The authors aimed to investigate the relation between components of adult height (leg and trunk length) and atherosclerosis in middle age, using data from 12,254 participants (aged 44–65 years) in the Atherosclerosis Risk in Communities (ARIC) Study. Intimal-medial thickness (IMT) as measured by B-mode ultrasound was the outcome, and exposures were trunk and leg lengths as estimated (using sitting height and the difference between sitting and standing height) at the first study examination in 1987–1989. The mean IMT was 0.73 (standard deviation, 0.17) mm. Greater leg length was associated with lower IMT, with the largest difference being for Black men (a 0.045 (95% confidence interval: 0.023, 0.068)-mm lower IMT per 10-cm higher leg length). Greater trunk length was associated with higher IMT, with the largest difference being for White men (a 0.024 (95% confidence interval: 0.005, 0.044)-mm higher IMT per 10-cm higher trunk length). Although the effect sizes were small, leg length was inversely associated with atherosclerosis, consistent with the results of other studies with cardiovascular disease outcomes.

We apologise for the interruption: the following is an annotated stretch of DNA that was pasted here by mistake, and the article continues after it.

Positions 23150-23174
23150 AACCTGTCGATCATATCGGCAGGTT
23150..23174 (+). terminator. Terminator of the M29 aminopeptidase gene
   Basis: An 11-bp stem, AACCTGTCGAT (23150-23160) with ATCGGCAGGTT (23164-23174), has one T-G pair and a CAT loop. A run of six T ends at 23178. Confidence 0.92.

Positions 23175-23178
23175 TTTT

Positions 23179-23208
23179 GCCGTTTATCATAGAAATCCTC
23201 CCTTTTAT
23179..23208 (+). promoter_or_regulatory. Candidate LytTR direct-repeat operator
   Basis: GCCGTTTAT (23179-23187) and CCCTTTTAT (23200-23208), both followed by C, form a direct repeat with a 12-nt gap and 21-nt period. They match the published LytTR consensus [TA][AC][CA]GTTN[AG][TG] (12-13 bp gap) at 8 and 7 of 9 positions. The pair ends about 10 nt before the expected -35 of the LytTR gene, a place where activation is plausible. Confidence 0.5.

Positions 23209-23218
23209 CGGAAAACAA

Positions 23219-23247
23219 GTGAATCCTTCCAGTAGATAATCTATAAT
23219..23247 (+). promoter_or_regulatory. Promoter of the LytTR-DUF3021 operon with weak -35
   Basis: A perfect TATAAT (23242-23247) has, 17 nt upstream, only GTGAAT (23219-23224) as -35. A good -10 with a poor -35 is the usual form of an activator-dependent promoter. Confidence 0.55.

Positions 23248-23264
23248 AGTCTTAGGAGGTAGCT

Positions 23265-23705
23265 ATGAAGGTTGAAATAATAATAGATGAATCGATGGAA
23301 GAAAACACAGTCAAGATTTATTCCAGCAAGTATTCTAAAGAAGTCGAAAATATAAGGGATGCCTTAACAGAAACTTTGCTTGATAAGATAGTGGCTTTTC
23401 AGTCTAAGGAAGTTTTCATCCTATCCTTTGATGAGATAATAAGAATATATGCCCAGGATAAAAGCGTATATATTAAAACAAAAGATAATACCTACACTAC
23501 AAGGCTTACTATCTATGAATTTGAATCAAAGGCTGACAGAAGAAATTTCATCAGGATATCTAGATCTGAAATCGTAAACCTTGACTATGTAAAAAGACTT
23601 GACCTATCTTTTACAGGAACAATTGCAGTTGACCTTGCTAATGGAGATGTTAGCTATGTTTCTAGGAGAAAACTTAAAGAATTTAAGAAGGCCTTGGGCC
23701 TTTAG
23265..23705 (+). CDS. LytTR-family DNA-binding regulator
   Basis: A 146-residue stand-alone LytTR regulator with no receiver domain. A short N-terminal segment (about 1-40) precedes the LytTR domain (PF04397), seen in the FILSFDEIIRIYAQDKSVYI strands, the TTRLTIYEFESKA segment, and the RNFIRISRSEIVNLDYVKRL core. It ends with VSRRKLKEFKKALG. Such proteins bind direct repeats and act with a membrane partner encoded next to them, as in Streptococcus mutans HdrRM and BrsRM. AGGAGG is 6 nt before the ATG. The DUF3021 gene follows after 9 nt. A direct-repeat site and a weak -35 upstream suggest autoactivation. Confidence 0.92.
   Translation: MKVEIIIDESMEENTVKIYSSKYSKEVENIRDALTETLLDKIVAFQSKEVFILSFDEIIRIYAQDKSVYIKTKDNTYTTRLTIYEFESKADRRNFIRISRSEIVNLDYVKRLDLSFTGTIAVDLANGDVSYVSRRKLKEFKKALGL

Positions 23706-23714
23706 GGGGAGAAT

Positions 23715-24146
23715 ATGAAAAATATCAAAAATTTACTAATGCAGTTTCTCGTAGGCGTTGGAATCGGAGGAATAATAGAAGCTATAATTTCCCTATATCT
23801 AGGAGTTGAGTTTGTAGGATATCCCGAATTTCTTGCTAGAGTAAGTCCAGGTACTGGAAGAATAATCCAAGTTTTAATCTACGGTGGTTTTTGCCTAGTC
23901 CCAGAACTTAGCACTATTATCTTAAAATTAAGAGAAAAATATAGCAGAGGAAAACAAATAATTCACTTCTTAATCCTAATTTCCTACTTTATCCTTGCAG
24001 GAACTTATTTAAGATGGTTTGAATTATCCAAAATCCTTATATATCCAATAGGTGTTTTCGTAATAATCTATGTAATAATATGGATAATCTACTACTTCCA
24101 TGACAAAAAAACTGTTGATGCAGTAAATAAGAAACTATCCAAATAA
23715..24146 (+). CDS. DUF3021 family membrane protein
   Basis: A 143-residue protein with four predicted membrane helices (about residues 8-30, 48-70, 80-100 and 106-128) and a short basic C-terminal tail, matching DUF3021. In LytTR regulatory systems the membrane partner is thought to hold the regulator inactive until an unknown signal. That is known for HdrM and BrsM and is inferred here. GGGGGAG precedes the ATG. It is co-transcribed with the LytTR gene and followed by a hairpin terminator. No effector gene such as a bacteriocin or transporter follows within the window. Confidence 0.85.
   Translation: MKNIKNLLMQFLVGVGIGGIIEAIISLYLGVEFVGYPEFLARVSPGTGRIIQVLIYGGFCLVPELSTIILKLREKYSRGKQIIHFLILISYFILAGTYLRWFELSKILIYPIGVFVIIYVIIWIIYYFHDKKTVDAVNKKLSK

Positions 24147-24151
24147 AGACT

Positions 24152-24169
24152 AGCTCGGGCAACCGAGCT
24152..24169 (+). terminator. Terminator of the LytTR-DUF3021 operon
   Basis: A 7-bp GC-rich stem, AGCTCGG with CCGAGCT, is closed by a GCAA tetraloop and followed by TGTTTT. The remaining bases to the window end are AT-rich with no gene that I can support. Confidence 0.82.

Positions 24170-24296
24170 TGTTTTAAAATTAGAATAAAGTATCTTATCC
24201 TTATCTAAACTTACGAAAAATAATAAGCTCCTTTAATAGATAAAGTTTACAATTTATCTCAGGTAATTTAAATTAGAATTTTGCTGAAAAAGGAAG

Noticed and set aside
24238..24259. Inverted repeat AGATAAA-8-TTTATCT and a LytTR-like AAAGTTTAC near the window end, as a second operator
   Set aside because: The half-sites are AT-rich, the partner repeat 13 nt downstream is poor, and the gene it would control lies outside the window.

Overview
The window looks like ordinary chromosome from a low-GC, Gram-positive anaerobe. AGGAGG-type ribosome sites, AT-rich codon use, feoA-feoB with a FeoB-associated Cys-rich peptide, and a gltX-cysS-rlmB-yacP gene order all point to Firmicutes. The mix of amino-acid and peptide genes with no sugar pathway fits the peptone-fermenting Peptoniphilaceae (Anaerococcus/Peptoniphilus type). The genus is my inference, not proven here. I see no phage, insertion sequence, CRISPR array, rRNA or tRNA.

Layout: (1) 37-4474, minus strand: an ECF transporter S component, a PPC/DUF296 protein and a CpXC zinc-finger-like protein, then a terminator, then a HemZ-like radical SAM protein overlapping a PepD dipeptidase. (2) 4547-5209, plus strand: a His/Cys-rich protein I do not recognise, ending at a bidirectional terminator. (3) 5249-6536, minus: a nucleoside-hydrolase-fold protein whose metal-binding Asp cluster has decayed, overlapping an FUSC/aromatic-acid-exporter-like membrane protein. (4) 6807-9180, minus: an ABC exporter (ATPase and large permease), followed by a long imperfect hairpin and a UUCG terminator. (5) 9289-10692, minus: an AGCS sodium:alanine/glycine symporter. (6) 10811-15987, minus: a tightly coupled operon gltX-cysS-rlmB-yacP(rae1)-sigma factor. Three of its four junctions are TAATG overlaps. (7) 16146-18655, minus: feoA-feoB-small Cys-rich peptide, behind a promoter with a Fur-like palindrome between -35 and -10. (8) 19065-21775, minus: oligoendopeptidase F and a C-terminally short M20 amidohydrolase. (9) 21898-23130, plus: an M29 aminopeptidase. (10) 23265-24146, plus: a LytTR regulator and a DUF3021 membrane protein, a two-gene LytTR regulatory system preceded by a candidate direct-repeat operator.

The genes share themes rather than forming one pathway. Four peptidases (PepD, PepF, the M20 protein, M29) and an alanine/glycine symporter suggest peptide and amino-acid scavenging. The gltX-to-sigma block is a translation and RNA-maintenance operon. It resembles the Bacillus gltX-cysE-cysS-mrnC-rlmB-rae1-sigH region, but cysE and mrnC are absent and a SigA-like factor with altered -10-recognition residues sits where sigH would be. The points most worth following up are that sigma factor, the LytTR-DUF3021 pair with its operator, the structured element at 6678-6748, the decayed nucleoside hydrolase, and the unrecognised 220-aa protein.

|Translated title of the contribution||The Relation between Components of Adult Height and Intimal-Medial Thickness in Middle Age: The Atherosclerosis Risk in Communities Study|
|Pages (from-to)||136 - 142|
|Number of pages||7|
|Journal||American Journal of Epidemiology|
|Publication status||Published - Jul 2006|